I’ve dug for 25 years, and I’ve seen a lot of Oxblood Lilies. Yesterday, I pulled a clump of old lilies from my own garden that made, even me, stare in awe.
Old Oxbloods are known for their ability to multiply. When it comes to multiplying, Oxblood Lilies are like rabbits in the bulb world. If you accidentally hack through a bulb while digging, the bulb will actually rejuvenate itself by creating numerous ‘baby bulbs’ where the unfortunate digging trauma happened. Oxblood Lilies also grow offset bulbs AND many of the original heirloom bulbs from Germany still set seed.
Needless to say, Oxblood Lilies are aggressive growers.
In all my years of growing, digging, rescuing, salvaging and relocating bulbs, I have NEVER seen a clump like the one I dug up yesterday. It was too cold to separate the bulbs, so I plan on counting the bulbs in the clump today. I’m anxious to see the final count. I’m quite sure it will be easily over 100.
These particular lilies, often called Schoolhouse Lily, were pulled from rubble and clods of cement about 10 years ago. My young daughters and I were driving home from a weekend away, and I saw the bulldozers and bulb greenery. (My super-hero power is being able to spot bulb foliage from a moving vehicle traveling 70 miles an hour.) I slammed on the brakes (not literally) and pulled over. We spent the next two hours digging through the debris with our hands….much to my daughters’ disgust. These bulbs had been freely growing on this old lot for probably 100 years, which I had driven by for years. I truly think these beautiful Oxbloods showed me their appreciation by how readily they multiplied.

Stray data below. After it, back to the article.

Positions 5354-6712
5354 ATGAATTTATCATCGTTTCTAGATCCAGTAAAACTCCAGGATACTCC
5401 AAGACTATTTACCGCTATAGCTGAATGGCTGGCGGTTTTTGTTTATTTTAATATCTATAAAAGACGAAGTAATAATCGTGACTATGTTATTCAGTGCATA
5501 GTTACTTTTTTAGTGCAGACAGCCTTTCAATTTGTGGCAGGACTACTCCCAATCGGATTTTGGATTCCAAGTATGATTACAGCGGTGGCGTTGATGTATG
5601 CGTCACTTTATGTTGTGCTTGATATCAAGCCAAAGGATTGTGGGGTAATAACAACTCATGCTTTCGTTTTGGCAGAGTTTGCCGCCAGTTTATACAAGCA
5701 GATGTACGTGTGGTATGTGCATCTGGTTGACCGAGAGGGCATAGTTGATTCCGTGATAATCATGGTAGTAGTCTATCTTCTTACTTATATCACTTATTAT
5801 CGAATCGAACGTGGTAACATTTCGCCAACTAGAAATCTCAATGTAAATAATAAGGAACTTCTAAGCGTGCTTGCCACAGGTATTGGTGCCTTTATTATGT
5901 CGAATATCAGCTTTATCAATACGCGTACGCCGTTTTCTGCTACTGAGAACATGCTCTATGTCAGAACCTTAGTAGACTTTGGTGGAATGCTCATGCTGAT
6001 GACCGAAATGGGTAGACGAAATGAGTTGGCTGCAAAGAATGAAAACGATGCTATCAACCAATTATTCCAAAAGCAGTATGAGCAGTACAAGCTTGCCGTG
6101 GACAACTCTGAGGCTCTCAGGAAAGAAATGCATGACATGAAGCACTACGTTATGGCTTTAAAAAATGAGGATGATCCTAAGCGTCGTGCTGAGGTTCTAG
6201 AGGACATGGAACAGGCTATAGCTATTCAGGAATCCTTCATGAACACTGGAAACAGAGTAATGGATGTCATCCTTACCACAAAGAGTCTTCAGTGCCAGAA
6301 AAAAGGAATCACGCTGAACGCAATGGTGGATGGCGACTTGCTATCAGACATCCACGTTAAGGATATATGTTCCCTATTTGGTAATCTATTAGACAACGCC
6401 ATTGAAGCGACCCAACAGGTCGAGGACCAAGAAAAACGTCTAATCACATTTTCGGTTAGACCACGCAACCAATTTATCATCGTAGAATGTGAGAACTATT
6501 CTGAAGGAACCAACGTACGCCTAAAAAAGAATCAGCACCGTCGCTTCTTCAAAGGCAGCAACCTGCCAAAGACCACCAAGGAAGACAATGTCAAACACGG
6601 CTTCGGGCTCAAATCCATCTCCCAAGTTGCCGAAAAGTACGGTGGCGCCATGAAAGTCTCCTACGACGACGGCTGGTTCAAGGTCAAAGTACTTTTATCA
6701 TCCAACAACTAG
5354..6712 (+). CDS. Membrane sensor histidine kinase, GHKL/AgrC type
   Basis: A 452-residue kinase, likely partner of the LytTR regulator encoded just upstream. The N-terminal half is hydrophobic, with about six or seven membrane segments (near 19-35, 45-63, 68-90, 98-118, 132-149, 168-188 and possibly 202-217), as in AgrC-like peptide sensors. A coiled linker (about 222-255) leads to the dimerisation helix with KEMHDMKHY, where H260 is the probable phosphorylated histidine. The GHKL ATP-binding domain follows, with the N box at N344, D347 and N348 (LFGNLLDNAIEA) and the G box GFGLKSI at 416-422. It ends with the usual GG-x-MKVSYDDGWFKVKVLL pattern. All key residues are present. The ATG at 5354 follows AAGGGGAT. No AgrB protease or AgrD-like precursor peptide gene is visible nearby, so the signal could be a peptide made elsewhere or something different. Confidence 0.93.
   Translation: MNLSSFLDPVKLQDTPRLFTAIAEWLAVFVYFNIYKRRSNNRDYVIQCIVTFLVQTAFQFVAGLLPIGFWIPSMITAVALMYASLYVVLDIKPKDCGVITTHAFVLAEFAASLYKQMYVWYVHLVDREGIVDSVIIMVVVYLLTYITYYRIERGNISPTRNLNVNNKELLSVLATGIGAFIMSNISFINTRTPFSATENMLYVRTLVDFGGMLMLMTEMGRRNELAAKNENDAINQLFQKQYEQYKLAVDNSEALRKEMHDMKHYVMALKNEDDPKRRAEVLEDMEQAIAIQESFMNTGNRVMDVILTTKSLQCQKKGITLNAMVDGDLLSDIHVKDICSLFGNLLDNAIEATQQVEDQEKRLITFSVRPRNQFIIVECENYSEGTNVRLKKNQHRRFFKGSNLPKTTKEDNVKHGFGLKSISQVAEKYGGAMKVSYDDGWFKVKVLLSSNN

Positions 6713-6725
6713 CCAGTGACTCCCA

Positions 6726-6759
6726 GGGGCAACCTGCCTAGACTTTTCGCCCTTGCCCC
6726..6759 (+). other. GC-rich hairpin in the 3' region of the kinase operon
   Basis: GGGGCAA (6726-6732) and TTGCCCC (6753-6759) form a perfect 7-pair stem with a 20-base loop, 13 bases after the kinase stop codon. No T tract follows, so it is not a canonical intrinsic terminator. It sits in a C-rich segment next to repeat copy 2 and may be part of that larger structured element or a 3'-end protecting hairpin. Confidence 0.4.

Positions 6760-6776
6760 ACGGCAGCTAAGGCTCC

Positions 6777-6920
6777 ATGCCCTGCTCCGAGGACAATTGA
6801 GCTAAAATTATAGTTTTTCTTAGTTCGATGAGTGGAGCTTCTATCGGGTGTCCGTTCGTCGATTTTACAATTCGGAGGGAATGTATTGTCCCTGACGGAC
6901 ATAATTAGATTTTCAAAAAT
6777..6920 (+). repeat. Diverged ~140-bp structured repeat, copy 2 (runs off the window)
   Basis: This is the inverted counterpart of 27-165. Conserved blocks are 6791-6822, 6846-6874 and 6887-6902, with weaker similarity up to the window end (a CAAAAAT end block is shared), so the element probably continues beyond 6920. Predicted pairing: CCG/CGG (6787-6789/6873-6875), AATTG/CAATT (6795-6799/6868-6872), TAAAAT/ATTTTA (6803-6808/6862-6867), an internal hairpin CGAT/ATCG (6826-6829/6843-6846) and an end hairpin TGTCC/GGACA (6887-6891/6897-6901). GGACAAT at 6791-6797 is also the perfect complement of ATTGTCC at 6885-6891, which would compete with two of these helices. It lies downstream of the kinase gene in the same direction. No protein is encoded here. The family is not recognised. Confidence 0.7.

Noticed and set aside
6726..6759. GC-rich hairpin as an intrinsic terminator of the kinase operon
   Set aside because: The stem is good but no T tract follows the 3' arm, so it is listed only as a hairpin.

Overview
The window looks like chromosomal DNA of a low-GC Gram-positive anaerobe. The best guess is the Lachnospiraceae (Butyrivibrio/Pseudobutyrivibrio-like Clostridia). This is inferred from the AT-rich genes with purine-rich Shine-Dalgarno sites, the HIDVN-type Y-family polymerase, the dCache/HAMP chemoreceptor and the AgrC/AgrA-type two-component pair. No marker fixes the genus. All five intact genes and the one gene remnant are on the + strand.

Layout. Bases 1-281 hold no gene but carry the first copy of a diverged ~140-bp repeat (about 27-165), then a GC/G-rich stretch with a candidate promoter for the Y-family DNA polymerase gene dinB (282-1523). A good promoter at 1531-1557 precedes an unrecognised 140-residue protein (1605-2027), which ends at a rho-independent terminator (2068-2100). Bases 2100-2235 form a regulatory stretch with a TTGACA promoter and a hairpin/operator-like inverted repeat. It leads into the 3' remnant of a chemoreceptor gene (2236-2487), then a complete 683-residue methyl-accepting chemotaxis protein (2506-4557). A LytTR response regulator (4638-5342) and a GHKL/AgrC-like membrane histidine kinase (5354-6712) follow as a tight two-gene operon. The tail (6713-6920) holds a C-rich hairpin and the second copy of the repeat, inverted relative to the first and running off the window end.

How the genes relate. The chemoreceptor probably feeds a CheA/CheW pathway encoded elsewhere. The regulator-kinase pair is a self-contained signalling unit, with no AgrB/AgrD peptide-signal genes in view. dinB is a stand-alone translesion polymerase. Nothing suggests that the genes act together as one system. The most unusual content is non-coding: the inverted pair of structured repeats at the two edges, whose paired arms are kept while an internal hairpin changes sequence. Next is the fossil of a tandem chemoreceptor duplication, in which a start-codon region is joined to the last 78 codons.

There is something beautiful and soulful about saving an old flower that has lived a life during simpler times. Somehow, I feel it is a connection with gardeners of the past…..a way to preserve their beautiful art form. These lilies have seen farms, horse drawn carriages and a world that no longer exists. The preservation of these flower bulbs keeps my hands dirty, as I continue to rescue and dig in delapitated conditions.
Want some Oxbloods?
It’s so easy…….come to the Flooded House Garden Dig.
Saturday, March 9th. 8 am. Llano Texas.
Bring a shovel and dig some bulb delights. Fill up a big brown paper bag *FOR FREE*. Bulbs will be available to purchase, by donation, after your first bag is stuffed full. 🙂
For more information and details, please email firstname.lastname@example.org
Happy Bulb Digging, Flower Bulb Salvaging, Heirloom Bulb Rescuing and Bulb Relocating, my dear flower bulb loving friends! (Good grief!!!!! That’s a mouthful!!!!!)